Breaking Bad might have followed Walter White through the throes of committing his own crimes, but behind the camera, Bryan Cranston had something surprising in common with his character: They were both once sought by police. It turns out Cranston was once suspected of murdering his boss.
Walter White was based on a real person
It’s hard to believe that a storyline such as Breaking Bad could exist in real life. However, the dangerous lifestyle of dealing drugs is all too real. While the plot was certainly dramatized for television, main character Walter White was actually based on a real methamphetamine dealer.
According to Screenrant, in 2008, a man named Walter White was added to Alabama’s “Most Wanted” list. Though not much is known about the real Walter White’s case, he was ultimately sentenced to 12 years in prison for distributing more than 32 pounds of the drug.
The government has cracked down on meth production in the United States, and today, most of it is shipped in from outside the country. According to the National Institute on Drug Abuse, meth lab busts decreased by 80% in the U.S. between 2006 and 2015. And these days, pseudoephedrine, commonly known as a decongestant, is no longer available over the counter in large quantities.
‘Breaking Bad’ star Bryan Cranston was once a suspect in a murder case
Though Bryan Cranston portrayed drug dealer Walter White on the show, his real track record doesn’t involve drugs. Technically, Cranston doesn’t have a track record, but he was once a murder suspect in real life.
GQ reported that Cranston was once spending time with his brother traveling the country. The two took jobs at a restaurant in Daytona Beach, Florida, where they worked for a chef who wasn’t so well-liked. Cranston revealed that the staff once joked what it would be like to kill him.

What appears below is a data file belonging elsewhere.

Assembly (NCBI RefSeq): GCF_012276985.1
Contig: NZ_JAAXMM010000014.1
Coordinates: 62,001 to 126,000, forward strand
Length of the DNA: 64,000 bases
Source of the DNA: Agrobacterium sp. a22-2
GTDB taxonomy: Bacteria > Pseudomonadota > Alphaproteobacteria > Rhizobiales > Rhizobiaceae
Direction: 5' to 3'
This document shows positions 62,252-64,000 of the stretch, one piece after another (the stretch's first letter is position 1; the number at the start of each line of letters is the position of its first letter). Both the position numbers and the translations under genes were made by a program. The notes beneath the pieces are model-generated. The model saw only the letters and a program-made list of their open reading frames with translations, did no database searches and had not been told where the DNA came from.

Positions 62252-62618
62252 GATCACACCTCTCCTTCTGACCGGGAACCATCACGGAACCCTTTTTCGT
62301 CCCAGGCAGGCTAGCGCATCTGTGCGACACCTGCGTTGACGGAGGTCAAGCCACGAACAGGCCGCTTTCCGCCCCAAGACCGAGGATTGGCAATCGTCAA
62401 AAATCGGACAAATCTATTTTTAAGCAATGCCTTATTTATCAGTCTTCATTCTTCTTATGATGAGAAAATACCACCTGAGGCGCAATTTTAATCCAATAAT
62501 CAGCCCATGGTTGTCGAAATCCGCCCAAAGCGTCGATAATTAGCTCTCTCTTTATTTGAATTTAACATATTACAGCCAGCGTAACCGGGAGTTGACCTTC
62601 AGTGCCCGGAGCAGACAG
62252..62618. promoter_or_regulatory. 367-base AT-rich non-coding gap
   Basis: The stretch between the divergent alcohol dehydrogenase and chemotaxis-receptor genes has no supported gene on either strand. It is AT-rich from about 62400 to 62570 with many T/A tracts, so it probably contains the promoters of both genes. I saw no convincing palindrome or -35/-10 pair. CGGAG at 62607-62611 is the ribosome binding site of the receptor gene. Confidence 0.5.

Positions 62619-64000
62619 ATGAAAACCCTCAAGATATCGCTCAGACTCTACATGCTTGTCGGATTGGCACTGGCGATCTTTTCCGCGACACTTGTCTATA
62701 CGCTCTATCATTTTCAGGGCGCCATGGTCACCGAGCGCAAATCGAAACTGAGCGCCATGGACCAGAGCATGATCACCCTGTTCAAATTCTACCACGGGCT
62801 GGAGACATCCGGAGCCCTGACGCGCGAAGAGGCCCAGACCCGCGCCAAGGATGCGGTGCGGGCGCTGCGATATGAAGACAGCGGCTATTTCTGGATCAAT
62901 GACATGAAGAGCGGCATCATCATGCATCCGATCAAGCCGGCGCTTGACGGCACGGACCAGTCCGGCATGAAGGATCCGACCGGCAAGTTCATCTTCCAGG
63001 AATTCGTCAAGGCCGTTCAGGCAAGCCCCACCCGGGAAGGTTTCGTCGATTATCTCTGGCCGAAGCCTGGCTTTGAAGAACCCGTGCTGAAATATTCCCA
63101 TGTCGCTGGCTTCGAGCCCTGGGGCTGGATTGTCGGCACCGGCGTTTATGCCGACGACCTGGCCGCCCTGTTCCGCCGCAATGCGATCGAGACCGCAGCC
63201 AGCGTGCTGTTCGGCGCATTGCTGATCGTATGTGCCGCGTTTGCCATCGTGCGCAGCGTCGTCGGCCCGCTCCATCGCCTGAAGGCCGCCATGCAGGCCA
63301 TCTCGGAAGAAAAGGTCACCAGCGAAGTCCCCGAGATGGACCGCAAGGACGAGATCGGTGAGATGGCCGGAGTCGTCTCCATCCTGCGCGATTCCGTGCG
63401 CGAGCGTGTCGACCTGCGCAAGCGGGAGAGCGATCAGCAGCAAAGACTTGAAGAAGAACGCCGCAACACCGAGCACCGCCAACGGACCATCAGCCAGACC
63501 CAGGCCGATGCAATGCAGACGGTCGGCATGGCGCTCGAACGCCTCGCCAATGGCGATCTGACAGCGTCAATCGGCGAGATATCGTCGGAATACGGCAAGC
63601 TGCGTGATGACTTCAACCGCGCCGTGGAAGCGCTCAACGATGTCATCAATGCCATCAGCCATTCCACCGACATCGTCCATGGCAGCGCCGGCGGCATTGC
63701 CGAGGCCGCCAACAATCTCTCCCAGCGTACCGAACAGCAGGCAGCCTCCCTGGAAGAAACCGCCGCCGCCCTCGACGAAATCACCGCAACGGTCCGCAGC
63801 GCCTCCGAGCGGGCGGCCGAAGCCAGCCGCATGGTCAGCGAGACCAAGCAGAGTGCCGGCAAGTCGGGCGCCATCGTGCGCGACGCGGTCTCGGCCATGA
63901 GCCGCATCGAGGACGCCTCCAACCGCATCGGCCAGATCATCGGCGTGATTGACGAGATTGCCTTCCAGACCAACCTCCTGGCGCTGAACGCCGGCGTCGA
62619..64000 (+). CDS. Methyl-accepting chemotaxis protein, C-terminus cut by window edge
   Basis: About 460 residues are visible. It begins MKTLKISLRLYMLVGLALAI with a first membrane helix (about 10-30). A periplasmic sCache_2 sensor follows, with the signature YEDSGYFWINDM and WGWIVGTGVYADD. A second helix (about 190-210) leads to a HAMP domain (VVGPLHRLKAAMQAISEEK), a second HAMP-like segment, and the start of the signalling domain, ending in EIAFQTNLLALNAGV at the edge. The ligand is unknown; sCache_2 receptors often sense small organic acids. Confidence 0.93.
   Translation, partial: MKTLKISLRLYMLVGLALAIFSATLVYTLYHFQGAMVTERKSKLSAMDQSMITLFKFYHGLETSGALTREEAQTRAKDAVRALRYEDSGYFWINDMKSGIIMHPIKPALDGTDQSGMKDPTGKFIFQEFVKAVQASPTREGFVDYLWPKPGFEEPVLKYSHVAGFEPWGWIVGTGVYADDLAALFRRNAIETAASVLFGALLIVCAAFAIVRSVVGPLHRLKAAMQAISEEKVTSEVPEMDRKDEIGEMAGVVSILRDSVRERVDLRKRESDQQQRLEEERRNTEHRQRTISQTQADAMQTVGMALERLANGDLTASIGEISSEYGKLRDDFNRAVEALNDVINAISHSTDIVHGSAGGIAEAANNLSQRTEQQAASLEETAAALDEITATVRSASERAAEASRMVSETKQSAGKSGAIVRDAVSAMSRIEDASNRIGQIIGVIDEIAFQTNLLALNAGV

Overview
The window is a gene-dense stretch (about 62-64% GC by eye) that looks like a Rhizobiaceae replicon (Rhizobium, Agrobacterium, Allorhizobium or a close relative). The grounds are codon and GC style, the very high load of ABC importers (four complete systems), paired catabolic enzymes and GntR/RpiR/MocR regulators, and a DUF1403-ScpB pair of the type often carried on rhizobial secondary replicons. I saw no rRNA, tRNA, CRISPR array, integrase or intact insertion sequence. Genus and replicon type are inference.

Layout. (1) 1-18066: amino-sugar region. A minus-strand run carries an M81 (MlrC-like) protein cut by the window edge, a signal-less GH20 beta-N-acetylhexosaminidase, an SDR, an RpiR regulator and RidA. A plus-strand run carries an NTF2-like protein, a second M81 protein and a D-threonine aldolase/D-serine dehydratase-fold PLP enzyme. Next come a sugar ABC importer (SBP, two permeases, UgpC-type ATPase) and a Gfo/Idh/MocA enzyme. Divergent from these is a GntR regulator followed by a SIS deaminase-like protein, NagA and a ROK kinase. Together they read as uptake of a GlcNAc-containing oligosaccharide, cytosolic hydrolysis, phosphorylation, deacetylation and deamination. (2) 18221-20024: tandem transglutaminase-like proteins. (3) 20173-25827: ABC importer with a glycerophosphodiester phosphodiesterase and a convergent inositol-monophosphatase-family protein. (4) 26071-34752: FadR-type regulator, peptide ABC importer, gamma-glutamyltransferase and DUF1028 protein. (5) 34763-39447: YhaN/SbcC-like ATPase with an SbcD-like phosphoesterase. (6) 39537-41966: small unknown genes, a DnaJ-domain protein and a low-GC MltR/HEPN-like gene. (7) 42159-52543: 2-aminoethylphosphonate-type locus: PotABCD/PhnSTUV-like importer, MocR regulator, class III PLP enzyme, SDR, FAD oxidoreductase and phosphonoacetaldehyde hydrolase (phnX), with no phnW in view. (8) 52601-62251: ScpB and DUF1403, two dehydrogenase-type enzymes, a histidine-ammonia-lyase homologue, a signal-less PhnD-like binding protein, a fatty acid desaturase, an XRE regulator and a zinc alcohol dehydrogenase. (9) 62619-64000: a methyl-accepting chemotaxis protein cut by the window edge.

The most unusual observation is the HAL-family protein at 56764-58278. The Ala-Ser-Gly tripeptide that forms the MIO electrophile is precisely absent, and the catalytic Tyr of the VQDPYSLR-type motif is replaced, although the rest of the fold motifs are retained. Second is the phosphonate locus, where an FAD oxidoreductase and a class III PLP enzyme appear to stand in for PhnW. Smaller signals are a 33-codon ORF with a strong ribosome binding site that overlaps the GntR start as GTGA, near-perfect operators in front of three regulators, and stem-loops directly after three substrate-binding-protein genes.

Ultimately, the brothers quit the restaurant and went on with their journey, but not before their former boss was found dead. After leaving town, the brothers were viewed as possibly fleeing because they committed murder. Still, he and his brother were able to prove their innocence, and there were no further questions; it’s not entirely known what actually happened to the chef. It likely helped Cranston get into character, though.
Some real-life crimes have resulted from ‘Breaking Bad’
Walter White’s character inspiration existed prior to the show, but the real Walter White was not a teacher. Still, a number of cases have popped up of teachers cooking and selling meth since the show started. In 2011, a Boston University math professor was charged with distribution of the drug along with her son.
In 2019, two chemistry professors in Arkansas were arrested for allegedly making the drug. The same thing happened to a teacher in Texas. It’s unclear if Breaking Bad actually served as the inspiration for the crimes, but the real-life storylines are eerily similar to the show’s main plot.
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